In APS-C mode, it works great. The lens can easily resolve the density of the A7R IV sensor, so it looks fantastic in APS-C mode. (I accidentally turned it on at one point in one of my shoots, such that one of the sample images is in APS-C mode).
What lenses are your other small primes ?
Yes, the 15mm Voigtlander (review coming at some point), Voigtlander 40mm f/1.2 and Contax G 90mm f/2.8.
Ahh I figured the 40 was a Voigtlander could not figure out the 90.
Thought it might be the macro lol
I like my 16-35 F4. Light, takes filters. Cheaper and I like the images that come out of it on my A73
The 16-35mm f/4 is a good lens, though it is only $50 cheaper. The 16-35 gives a nice range and is more convenient with use of filters, but it isn’t in the same league optically. I owned the 16-35mm f/4 for several years, and sold it for the Tamron 17-28mm, which was notably better than the 16-35mm at the edges of the frame, and the Sigma 14-24mm is yet another step up over the Tamron. The Sigma is sharper at f/2.8 at the edges throughout the shared focal range than the Sony 16-35/4 is even at f/8. These differences may not be majorly important when shooting on a 24MP body like the A73, though they would be noticeable (I could see a difference between the Tamron and Sony when I was shooting with the A73), and the Sony 16-35mm is definitely quite good at the wide end of the range when stopped down a little. On a higher megapixel body, however, the difference between the Sony and Sigma would be rather substantial.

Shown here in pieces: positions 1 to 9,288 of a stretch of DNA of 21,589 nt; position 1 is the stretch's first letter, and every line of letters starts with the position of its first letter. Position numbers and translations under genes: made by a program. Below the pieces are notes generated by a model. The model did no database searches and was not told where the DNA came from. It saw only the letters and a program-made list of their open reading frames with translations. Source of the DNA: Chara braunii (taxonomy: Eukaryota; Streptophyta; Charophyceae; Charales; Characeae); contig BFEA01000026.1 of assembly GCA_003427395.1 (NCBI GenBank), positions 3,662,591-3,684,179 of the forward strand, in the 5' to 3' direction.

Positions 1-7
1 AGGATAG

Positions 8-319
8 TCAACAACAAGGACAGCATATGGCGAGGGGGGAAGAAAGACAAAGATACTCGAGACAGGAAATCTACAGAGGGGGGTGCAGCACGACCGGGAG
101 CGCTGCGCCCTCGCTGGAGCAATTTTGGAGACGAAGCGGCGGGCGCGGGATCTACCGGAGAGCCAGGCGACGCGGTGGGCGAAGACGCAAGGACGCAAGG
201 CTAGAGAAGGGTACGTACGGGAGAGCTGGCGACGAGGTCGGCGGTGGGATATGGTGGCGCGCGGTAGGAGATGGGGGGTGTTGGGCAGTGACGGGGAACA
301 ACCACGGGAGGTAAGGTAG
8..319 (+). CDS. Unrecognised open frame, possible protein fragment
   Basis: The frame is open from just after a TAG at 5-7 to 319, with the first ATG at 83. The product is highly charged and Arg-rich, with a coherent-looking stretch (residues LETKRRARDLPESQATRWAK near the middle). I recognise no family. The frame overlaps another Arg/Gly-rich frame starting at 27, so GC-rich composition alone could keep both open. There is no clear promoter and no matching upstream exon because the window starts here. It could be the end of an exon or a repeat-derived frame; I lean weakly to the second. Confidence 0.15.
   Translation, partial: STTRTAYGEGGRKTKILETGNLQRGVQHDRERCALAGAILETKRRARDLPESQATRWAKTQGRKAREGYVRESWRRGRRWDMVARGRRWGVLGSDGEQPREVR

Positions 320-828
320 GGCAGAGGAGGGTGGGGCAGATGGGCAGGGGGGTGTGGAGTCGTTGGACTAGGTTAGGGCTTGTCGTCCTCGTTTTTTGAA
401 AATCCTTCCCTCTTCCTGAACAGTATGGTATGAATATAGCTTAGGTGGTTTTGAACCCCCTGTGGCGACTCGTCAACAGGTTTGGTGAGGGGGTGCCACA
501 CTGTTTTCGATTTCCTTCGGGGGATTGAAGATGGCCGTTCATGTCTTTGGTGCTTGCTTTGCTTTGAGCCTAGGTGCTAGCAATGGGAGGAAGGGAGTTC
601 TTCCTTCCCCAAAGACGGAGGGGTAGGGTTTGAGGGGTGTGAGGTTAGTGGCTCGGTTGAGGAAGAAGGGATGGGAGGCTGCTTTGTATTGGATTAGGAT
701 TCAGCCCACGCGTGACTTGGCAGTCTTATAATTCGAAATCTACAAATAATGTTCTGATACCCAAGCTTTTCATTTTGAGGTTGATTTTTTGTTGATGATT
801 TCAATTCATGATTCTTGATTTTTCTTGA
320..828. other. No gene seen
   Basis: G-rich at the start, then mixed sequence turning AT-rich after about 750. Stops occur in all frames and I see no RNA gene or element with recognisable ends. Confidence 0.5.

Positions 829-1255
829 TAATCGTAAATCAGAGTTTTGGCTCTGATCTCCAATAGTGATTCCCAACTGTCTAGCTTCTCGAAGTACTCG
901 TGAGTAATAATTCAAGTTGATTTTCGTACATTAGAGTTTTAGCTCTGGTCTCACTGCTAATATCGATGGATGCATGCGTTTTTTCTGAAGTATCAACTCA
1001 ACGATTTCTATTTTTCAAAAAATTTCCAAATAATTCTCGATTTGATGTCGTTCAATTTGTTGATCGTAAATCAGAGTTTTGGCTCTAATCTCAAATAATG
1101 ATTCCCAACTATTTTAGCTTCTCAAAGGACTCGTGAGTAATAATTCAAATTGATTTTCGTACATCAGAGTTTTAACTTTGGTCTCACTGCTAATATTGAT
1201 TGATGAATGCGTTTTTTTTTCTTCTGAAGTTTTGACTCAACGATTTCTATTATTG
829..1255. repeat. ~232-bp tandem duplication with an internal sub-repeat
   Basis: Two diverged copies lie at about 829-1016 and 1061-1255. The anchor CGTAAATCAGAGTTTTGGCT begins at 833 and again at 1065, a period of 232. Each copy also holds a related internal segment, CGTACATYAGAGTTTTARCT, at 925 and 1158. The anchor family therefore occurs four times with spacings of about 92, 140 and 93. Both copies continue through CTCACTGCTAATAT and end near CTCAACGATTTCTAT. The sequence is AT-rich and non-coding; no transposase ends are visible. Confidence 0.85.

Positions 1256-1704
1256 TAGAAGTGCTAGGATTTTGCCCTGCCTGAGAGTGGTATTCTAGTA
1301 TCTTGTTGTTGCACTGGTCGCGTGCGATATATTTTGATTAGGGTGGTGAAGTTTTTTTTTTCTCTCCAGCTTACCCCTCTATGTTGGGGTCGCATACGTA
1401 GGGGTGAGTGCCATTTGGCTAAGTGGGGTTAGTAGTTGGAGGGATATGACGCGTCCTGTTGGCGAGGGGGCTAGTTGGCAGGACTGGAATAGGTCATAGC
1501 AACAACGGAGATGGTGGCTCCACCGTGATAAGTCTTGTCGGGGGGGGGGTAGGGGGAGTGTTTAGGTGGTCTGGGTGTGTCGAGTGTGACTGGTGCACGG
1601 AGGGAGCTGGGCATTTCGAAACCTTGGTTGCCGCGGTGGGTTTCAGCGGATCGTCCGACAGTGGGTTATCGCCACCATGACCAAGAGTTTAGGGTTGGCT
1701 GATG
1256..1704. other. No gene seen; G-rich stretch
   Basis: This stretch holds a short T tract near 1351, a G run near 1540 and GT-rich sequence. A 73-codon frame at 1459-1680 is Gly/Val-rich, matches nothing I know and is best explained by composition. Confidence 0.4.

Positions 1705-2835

With all that said, the Sony 16-35mm is a very nice lens and is certainly capable of creating great images. I used mine to great effect for about 4 years, and really liked it. Buying new now, I’d lean towards the Tamron if you want a smaller lens that takes screw in filters, or the Sigma for the wider field of view and the best optical quality.
Have you had any issues with the Kase rear filters breaking?
I have not as of yet, though I have seen several reports of people who have had it happen. To be fair, I also have only used them a handful of times so far. We shall see in the long term.
Thanks for the review.
Sigma has another UW lens 14mm f1.8. How would you compare both lenses for Leica SL?
Unfortunately, I haven’t had a chance to try out the 14mm f/1.8, though I’ve heard good things. This is just my impression from reading the reviews of others, but from what I have heard, the 14-24mm is sharper than the 14mm f/1.8 and has better chromatic aberration control. The f/1.8 is f/1.8, though. I think if your prime reason for buying a lens in this width is for astrophotography, the f/1.8 aperture of the prime may well serve you very well, but outside of that, I don’t see a lot of reasons to go that route. You really don’t gain anything outside of lens speed, and you lose the 15-24mm range, lose a little sharpness and gain a fairly hefty amount of weight, as the 14-24mm is significantly smaller and lighter.
Thanks a lot.
Thank you for the thorough review, Jordan. I just acquired the Sigma 14-24 from Guy on Fred Miranda. I have never used filter holder before. I am not interested in using the rear filter slot. So you have the NISI S5 holder and their CPL, which ND filters did you get?